Sodium Nitrite and Exercise Hemodynamics in HFpEF

Study Questions:

Does acute administration of sodium nitrite improve exercise hemodynamics and cardiac reserve in heart failure with preserved ejection fraction (HFpEF)?


A total of 28 subjects with HFpEF were enrolled in this double-blind, randomized, placebo-controlled, parallel-group trial. Subjects underwent cardiac catheterization with simultaneous expired gas analysis at rest and during supine exercise (20-W workload) for 5 minutes. Subjects were then randomized 1:1 to receive sodium nitrite (50 mcg/kg/min) infusion or placebo infusion. After 10 minutes, hemodynamics were repeated at rest and with exercise. In addition to central pressures, left ventricular stroke work (LVSW), cardiac output (CO), VO2, CaO2 – CVO2, VE/VCO2 slope, and CO/VO2 slope were assessed. The primary endpoint was the pulmonary capillary wedge pressure (PCWP) during exercise. Measures of vascular and ventricular function were pulmonary vascular resistance (PVR), pulmonary artery (PA) compliance, systemic vascular resistance (SVR), and LVSW, and integrated function and metabolism included VO2, CaO2 – CVO2, CO, and stroke volume.


There were no statistically significant baseline differences between treatment groups in characteristics and study measurements, including resting and exercise hemodynamics, expired gas data, and ventricular/vascular function. Nitrite infusion resulted in a modest decrease in resting right atrial, PA systolic, PA mean, and PCWP, but had no effect on other resting parameters. However, during exercise, nitrite resulted in a significant reduction in the primary endpoint PCWP (adjusted mean: 19 ± 5 mm Hg vs. 28 ± 6 mm Hg; p < 0.0003) and marked reductions in central pressures and SVR. In addition, nitrite improved LVSW, VO2, CO, and stroke volume, and had no effect on blood pressure and heart rate. PA systolic was reduced due to reduced PCWP, as PVR or PA compliance was not affected. The half-life of sodium nitrite in this study was calculated to be much lower than previously reported at 3.9 ± 6 minutes.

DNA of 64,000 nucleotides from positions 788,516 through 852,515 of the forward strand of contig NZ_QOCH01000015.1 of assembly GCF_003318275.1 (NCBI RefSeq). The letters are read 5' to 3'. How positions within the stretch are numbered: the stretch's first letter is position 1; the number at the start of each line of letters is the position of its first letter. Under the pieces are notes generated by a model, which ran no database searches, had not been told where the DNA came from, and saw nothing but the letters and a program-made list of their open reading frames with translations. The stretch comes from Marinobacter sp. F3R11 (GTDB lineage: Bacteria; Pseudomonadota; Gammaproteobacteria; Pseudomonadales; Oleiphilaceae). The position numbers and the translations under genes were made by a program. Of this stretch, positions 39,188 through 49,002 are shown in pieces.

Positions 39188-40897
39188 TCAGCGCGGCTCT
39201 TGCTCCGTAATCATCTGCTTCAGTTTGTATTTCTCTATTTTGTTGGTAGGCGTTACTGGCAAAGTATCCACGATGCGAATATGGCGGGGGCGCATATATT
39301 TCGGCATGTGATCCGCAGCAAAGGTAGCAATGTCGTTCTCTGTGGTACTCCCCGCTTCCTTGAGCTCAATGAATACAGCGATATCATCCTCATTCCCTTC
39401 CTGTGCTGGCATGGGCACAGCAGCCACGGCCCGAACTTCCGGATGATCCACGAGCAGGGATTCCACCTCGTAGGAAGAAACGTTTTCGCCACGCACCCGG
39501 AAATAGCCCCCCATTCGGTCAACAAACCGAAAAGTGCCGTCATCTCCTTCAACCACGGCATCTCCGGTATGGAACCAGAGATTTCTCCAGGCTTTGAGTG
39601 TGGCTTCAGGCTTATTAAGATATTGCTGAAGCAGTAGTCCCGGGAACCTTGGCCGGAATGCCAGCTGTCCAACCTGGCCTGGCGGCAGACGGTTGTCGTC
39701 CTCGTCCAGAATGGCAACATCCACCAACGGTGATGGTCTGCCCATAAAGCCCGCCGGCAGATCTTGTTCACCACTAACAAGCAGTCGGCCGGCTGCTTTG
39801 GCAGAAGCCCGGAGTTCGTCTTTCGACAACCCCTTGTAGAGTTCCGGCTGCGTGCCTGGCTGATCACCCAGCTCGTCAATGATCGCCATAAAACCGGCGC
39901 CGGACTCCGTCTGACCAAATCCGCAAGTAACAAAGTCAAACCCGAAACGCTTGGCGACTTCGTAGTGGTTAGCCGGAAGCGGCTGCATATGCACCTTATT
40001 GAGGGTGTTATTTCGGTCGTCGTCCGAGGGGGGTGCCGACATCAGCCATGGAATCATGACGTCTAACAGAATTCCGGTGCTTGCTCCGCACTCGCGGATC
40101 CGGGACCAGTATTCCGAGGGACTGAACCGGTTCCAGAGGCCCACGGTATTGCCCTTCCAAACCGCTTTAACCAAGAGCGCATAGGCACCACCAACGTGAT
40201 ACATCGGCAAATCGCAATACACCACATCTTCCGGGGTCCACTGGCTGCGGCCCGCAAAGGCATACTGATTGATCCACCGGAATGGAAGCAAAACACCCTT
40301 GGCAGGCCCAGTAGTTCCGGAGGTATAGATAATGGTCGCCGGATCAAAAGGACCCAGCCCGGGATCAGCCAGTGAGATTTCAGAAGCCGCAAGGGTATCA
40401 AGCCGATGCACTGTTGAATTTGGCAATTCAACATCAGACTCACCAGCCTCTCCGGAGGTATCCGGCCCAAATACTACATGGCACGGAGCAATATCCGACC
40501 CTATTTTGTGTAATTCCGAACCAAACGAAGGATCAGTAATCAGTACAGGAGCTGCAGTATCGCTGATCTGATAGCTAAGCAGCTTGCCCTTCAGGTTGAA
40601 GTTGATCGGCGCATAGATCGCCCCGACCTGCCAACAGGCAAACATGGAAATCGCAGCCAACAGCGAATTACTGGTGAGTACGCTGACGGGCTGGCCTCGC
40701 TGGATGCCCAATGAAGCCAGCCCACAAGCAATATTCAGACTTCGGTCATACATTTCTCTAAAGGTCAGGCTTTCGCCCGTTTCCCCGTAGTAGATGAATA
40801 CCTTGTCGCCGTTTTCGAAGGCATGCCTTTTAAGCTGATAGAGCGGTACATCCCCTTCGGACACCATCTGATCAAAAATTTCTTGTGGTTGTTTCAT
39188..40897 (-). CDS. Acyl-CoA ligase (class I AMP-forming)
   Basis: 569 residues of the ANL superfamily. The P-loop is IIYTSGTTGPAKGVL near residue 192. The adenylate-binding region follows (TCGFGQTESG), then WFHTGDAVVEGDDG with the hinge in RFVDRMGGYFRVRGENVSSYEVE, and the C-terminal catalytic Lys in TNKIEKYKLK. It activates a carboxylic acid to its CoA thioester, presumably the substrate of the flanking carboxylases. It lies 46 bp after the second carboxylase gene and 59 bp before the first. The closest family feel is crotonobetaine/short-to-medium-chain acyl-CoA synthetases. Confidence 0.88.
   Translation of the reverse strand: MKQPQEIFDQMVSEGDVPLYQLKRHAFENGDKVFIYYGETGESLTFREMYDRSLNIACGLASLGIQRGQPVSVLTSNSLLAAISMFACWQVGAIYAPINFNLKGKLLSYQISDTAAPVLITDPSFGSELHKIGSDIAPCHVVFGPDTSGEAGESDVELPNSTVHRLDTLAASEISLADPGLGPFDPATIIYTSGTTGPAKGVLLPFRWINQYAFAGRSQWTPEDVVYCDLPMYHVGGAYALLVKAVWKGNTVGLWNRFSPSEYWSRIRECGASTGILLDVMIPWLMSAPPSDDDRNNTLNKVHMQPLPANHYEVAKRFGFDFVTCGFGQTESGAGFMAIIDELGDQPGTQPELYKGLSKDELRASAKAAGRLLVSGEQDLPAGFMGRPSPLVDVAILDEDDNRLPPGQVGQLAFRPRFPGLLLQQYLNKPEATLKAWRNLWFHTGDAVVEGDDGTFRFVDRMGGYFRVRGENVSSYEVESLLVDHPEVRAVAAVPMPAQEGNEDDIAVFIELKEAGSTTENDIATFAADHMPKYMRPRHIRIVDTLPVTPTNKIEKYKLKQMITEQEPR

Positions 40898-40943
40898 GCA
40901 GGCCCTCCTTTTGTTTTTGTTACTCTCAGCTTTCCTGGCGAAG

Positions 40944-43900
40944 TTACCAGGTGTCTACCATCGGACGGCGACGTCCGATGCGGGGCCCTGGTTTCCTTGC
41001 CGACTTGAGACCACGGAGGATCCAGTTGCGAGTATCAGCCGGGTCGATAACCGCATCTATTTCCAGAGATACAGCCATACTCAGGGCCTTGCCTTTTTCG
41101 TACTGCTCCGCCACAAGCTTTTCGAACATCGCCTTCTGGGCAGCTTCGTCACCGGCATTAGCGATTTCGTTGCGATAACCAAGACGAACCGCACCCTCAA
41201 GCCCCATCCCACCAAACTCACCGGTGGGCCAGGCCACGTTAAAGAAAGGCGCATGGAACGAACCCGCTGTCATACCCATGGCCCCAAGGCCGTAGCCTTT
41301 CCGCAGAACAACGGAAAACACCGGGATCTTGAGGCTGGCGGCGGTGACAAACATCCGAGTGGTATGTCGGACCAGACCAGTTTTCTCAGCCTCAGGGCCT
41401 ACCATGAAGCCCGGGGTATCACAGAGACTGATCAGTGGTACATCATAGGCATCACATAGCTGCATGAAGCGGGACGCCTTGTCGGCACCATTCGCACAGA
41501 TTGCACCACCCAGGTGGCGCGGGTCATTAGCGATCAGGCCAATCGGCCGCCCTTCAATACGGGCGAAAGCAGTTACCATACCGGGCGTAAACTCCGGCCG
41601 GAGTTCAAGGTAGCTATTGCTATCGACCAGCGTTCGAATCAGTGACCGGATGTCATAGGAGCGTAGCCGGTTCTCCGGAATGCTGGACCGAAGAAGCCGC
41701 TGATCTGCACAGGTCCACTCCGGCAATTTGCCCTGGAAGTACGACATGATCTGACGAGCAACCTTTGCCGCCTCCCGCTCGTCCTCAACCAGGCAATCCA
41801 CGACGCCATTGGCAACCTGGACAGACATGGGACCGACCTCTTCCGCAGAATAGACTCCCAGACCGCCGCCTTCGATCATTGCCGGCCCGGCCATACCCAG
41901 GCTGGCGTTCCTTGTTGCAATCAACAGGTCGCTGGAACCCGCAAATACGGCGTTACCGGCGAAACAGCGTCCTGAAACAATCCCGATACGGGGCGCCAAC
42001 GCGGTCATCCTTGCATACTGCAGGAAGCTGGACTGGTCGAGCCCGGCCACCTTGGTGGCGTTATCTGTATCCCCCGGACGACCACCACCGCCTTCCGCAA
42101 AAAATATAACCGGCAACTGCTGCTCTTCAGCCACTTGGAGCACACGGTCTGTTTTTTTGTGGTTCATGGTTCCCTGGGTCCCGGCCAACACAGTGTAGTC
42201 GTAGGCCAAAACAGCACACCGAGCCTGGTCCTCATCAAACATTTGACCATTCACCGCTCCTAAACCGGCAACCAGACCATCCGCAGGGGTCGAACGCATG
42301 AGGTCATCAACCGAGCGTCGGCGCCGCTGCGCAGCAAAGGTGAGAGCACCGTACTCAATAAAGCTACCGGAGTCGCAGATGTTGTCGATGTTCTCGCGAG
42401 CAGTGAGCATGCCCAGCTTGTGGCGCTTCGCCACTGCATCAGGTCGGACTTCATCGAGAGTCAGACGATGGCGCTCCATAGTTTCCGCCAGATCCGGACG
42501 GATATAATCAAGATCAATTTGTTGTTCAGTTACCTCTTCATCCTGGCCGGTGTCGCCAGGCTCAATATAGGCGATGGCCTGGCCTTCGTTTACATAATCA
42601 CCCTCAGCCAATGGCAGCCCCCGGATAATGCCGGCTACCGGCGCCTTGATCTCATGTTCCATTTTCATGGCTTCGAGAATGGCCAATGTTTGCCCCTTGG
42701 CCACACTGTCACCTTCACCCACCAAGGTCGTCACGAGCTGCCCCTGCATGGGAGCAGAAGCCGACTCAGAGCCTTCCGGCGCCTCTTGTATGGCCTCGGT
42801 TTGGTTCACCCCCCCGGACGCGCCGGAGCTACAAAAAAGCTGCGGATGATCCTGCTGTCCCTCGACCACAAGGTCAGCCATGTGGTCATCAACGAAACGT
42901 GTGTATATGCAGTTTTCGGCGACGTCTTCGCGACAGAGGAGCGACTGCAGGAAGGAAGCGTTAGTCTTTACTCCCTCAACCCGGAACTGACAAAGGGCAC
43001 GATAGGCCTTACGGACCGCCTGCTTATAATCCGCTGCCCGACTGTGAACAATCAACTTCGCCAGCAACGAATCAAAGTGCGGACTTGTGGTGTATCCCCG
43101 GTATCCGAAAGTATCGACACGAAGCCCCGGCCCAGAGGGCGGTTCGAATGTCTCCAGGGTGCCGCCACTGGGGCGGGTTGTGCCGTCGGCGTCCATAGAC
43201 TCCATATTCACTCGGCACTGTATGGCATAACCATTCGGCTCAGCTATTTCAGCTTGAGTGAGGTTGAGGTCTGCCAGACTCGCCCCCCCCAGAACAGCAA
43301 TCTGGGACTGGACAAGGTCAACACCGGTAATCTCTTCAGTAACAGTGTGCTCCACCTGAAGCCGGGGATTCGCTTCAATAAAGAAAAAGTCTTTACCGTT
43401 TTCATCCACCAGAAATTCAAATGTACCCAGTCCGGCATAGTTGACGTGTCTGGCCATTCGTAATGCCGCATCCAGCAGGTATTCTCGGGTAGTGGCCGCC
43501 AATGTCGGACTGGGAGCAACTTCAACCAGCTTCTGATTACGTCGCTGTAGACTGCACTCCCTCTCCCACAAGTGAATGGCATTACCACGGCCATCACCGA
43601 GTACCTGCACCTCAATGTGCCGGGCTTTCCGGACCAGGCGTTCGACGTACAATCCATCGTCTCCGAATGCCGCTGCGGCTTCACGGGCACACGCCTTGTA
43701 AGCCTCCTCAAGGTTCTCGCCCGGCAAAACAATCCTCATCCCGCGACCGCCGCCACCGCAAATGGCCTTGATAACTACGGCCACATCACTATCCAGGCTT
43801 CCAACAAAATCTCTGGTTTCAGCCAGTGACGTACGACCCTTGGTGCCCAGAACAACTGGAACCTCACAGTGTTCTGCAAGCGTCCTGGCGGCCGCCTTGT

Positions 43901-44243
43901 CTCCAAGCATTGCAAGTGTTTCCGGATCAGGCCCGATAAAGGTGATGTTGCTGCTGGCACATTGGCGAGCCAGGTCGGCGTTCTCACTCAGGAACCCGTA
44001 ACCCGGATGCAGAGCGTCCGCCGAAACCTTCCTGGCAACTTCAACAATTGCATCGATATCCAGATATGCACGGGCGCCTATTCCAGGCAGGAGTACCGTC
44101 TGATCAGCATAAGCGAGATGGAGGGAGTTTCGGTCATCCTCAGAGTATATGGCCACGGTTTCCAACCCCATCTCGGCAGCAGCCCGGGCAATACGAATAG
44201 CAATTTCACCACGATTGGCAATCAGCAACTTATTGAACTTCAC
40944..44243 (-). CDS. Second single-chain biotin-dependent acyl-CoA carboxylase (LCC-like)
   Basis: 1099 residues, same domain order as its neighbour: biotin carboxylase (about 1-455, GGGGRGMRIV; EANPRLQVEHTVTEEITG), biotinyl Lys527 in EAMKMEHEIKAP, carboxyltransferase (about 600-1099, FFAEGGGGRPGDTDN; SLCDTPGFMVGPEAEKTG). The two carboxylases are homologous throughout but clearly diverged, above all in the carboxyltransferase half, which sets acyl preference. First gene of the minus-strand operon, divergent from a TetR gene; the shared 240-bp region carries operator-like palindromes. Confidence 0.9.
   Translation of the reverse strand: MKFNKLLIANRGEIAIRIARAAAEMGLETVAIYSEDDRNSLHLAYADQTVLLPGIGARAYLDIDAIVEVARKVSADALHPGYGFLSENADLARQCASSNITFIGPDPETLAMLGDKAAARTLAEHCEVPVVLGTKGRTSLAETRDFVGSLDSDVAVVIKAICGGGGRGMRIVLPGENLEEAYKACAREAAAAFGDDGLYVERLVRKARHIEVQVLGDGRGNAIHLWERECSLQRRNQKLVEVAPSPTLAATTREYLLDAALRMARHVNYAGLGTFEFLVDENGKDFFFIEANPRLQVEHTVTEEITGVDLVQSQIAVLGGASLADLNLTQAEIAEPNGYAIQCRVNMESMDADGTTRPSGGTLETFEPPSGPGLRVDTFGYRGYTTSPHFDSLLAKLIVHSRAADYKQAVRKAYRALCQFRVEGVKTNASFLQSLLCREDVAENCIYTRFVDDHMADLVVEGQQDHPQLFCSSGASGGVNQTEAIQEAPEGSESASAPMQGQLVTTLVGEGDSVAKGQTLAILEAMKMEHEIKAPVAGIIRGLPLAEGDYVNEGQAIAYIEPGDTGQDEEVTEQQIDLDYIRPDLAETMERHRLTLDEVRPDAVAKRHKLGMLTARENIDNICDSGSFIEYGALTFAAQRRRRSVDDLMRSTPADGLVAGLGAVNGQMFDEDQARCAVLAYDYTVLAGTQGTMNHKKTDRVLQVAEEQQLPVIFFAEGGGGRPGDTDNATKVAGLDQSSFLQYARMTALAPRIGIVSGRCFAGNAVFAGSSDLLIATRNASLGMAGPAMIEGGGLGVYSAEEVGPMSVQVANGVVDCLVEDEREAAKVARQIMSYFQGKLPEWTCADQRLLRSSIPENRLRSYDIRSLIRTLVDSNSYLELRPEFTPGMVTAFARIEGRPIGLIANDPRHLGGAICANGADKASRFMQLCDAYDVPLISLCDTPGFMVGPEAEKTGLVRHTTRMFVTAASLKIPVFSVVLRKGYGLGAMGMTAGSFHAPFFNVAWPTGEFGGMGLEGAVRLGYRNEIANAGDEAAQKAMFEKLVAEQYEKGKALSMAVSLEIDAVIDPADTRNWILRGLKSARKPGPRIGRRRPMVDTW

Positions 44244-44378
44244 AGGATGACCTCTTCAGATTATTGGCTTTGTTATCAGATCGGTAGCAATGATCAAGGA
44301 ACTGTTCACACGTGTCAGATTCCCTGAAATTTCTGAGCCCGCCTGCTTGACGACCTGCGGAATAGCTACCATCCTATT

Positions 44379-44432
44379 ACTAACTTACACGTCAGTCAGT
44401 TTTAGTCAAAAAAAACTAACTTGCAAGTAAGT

The results of this study demonstrate that in patients with HFpEF, acute sodium nitrite infusion improves central pressures, measures of ventricular and vascular function, and metabolism during low-level exercise.


Patients with HFpEF have derangements in hemodynamics and impaired cardiac reserve with exercise. Currently, there are no effective treatment strategies for HFpEF. Based on the results of this study, inorganic nitrite specifically targets these exercise-induced abnormalities and may represent a potential therapy for HFpEF. Prospective trials are warranted.

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